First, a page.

4. I think your description could be written by any age person. The thing I’ve noticed about my 16 year old acquaintances–nd I have plenty since I’ve got teenage boys–is that there’s no generalizing about them except they do go on and on and tend to be dramatic when an older person like me would just move along.

    Some of the girls I know in particular love descriptions and that cat awakening thing would fit them beautifully. Others would try very hard to pretend what was happening was no big deal (sophisticated) while later on going OMIGOD a lot. A whole lot. I’m friends with a 16 year old who shows up to tell me about her life every few days and the word “omigod” is her conversational version of “you know” Just thinking about her makes me laugh. Omigod, I freaking love teenagers.

  5. Thanks for saying so, Kate. I did try to put myself in Penny’s head and remember my first time. It was a long time ago, but some things you never forget. I was a very mature teen in some ways and as a 16-17 yo, I was way ahead of the pack in terms of life experiences, so even then, I had “adult” thoughts, which is not to say I was thinking clearly or making mature decisions. I do think the language of teens is subjective, though and as varied as the individual.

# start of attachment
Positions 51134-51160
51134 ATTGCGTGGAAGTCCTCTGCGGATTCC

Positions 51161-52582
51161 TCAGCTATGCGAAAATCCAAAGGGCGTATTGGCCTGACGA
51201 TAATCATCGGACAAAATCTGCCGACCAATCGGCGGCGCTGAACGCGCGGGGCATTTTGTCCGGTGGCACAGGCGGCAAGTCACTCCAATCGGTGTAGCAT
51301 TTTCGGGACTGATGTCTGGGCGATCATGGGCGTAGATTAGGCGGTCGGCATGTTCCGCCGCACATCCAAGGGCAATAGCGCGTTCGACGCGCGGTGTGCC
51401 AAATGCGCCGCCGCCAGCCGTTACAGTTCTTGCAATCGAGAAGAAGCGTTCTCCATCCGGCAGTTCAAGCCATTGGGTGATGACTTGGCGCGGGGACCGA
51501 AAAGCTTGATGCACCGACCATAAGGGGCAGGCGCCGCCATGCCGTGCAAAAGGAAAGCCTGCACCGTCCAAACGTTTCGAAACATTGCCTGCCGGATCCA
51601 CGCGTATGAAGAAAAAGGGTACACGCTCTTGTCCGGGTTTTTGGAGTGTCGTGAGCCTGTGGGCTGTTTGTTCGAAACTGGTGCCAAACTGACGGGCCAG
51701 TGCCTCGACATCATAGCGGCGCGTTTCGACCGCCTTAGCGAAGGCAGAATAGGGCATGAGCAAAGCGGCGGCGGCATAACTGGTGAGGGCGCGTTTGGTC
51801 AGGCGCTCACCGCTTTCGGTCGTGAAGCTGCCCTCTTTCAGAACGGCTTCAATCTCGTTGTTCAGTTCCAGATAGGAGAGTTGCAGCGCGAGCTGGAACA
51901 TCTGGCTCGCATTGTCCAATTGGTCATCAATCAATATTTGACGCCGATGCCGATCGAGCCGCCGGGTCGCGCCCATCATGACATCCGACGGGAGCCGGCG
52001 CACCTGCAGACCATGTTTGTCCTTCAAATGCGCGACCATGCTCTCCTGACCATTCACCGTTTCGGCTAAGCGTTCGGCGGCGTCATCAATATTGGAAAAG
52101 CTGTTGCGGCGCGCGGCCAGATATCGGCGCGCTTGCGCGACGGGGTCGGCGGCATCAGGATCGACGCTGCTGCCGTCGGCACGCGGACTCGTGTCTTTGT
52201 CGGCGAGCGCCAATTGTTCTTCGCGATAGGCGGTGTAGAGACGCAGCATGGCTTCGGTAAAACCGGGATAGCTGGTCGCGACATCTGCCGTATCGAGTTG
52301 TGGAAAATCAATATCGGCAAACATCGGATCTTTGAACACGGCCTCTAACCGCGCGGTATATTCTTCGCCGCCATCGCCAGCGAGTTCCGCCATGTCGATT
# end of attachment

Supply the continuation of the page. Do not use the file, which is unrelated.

I hang out with some teen girls at my public library for a writing group and they are remarkably well-spoken, brilliant and very descriptive, although they do like the “omigod” and “totally” phrases. But they don’t hold anything back–even to the point of being graphic when it comes to their love of horror and mayhem in their stories. A couple of the girls seem to write a lot about thievery, murder and general antisocial behavior, and yet they are the sweetest kids. They do seem to shy away from sexuality in their writing and would likely die of embarrassment if I brought it up for discussion.

    I think the scene worked in ON THIN ICE because of the maturity of Penny’s character, and all of the difficult circumstances of her life. Heather only had access to a page or so to critique from, so she had to take it out of context, but her critique was extremely helpful, nonetheless.

    Thanks for stopping by and chiming in. Congrats again on your son’s accomplishment. It’s so fulfilling as a parent to see them succeed. My oldest son was featured in this month’s Hot Rod magazine for a custom interior he did. I have it posted as my screensaver:-)

  6. Thanks for this, Paula! I wasn’t able to get into the workshop this time around, so I’m glad you were willing to share.

    I’ve DNFed (did not finish) a few “YA” romances lately because of ARWD. Some have been self-published, some have been from romance publishers who apparently decided “Hey, YA’s big lately, we should give it a try” and apparently had no real clue about the differences between teens and adults. I actually tried to read one “YA” romance that read exactly like an adult romance except for the characters’ ages, which were mentioned so frequently I had to wonder whether someone had just taken an adult manuscript and changed the ages without changing anything else.